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by Jeanette Winterson
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Social Sciences
  • Author:
    Jeanette Winterson
  • ISBN:
    0307401251
  • ISBN13:
    978-0307401250
  • Genre:
  • Publisher:
    Vintage Canada (July 31, 2012)
  • Pages:
    240 pages
  • Subcategory:
    Social Sciences
  • Language:
  • FB2 format
    1203 kb
  • ePUB format
    1551 kb
  • DJVU format
    1574 kb
  • Rating:
    4.4
  • Votes:
    549
  • Formats:
    rtf docx mobi doc


Ingenious (BBC TV). Jeanette Winterson.

Ingenious (BBC TV). Be Normal? Grove Press. Scanning, uploading, and electronic distribution of this book or the facilitation of such without the permission of the publisher is prohibited.

In Why Be Happy, emotional life is laid bare "Stunningly lovely and fearlessly reflective, Why Be Happy is a reminder of what the project of remembering and recording can-and should-be.

In Why Be Happy, emotional life is laid bare. struggle to first accept and then love herself yields a bravely frank narrative of truly coming undone. To read Jeanette Winterson is to love he. "Stunningly lovely and fearlessly reflective, Why Be Happy is a reminder of what the project of remembering and recording can-and should-be. About survival and triumph but also about deep wounds.

When she had nothing, she always had her books: they gave her courage and strength. Can you trust any author to be who they say they are or is it all just for effect? I guess so long as the money keeps rolling in its all 'true', and when the money stops - maybe that's time for a tell-all autobiography with tv interviews revealing all the psychological problems that stopped the author from telling the truth in the first place.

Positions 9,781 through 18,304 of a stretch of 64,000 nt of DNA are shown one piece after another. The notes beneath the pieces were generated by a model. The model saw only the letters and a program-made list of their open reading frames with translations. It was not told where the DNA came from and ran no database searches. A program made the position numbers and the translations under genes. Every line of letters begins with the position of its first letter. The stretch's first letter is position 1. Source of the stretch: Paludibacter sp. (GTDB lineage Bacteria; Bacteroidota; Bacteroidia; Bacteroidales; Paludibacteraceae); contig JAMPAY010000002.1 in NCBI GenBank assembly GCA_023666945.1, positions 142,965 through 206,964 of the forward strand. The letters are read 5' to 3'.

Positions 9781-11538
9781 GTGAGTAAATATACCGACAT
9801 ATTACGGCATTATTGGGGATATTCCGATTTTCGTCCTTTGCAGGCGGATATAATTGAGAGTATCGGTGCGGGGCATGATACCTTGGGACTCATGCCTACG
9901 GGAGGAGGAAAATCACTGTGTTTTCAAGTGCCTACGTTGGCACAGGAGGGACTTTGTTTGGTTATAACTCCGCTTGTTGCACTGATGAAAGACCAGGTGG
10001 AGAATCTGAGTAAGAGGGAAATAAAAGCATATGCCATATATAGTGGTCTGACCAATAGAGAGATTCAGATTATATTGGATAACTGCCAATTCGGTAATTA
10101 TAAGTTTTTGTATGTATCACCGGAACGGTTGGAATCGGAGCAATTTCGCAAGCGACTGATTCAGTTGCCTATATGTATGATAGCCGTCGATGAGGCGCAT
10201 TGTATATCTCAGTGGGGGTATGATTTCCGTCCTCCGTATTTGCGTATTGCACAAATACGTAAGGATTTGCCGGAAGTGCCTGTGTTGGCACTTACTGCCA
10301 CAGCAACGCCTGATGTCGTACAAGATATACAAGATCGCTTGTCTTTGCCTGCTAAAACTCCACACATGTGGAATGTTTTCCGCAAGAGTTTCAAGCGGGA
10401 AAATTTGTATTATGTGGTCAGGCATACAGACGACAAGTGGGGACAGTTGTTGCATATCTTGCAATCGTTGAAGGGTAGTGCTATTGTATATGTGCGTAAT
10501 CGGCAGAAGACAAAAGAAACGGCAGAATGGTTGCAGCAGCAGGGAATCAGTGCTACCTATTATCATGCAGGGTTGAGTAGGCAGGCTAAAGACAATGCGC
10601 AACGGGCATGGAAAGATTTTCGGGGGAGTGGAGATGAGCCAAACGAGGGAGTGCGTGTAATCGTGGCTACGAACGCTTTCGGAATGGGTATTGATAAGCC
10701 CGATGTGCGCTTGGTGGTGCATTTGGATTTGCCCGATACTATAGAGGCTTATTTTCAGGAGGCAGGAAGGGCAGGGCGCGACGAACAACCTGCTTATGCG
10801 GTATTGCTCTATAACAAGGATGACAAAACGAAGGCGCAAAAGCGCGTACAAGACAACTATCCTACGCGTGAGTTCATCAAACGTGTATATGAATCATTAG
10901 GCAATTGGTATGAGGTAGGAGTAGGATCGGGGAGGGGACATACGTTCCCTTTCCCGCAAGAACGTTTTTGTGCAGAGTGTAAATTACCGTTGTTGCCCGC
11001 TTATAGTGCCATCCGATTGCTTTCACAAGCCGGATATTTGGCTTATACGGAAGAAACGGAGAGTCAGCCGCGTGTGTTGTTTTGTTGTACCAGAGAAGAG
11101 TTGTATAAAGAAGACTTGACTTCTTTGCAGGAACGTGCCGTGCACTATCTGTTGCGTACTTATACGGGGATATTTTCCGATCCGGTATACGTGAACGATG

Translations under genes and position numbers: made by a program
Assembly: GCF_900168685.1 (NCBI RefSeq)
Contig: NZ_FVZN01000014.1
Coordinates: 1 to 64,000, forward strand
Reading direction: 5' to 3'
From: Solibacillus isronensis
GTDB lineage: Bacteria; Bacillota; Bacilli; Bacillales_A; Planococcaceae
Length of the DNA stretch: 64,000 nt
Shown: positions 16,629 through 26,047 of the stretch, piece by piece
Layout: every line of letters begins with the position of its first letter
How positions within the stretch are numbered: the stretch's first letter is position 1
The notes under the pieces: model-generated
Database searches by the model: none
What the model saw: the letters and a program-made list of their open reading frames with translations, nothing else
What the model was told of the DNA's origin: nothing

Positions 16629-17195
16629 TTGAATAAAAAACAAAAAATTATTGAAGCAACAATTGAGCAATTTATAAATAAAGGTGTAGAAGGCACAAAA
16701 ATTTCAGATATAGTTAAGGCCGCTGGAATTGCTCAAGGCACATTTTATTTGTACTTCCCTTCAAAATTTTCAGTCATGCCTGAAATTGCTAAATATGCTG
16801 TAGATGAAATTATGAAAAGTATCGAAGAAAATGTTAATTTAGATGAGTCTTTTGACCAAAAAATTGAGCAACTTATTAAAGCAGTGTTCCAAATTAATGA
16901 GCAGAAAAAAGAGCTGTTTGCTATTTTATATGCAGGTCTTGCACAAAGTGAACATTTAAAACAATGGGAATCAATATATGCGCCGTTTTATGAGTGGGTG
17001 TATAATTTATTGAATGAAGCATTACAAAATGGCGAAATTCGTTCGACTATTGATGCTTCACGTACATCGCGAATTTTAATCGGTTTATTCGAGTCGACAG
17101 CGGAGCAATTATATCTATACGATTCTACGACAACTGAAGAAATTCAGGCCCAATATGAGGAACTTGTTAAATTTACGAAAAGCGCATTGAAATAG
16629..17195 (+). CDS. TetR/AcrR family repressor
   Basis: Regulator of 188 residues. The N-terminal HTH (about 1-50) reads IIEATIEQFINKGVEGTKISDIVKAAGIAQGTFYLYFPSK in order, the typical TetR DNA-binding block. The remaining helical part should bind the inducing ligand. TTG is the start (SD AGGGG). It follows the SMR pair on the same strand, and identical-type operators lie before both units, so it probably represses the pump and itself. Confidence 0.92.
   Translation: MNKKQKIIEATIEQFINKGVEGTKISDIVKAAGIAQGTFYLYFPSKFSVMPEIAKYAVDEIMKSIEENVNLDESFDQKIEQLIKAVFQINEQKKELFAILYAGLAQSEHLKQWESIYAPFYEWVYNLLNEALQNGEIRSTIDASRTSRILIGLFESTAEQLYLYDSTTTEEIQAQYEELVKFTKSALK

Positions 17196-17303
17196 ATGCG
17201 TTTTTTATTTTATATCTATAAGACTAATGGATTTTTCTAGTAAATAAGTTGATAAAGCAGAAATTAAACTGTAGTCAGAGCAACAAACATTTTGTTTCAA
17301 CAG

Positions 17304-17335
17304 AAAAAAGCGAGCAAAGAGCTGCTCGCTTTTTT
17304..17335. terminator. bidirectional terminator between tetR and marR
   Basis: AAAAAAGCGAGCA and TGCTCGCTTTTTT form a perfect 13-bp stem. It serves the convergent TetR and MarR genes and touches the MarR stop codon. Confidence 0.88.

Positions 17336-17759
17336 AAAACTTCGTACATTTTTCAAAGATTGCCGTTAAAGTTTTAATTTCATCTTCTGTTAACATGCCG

Jeanette Winterson's memoir is written sparsely and hurriedly; it is sometimes so terse it's almost in note form

Jeanette Winterson's memoir is written sparsely and hurriedly; it is sometimes so terse it's almost in note form. The impression this gives is not of sloppiness, but a desperate urgency to make the reader understand. This is certainly the most moving book of Winterson's I have ever read, and it also feels like the most turbulent and the least controlled.

In 1985 Jeanette Winterson’s first novel, Oranges Are Not the Only Fruit, was published ‘This is certainly the most moving book of Winterson’s I have ever rea. ut it wriggles with humou. t one point I was crying so much I had tears in my ears.

In 1985 Jeanette Winterson’s first novel, Oranges Are Not the Only Fruit, was published. It was Jeanette’s version of the story of a terraced house in Accrington, an adopted child, and the thwarted giantess Mrs Winterson. It was a cover story, a painful past written over and repainted. It was a story of survival. This book is that story’s the silent twin. This is certainly the most moving book of Winterson’s I have ever rea. There is much here that is impressive, but what I find most unusual about it is the way it deepens one’s sympathy, for everyone involved’ Zoe Williams Guardian.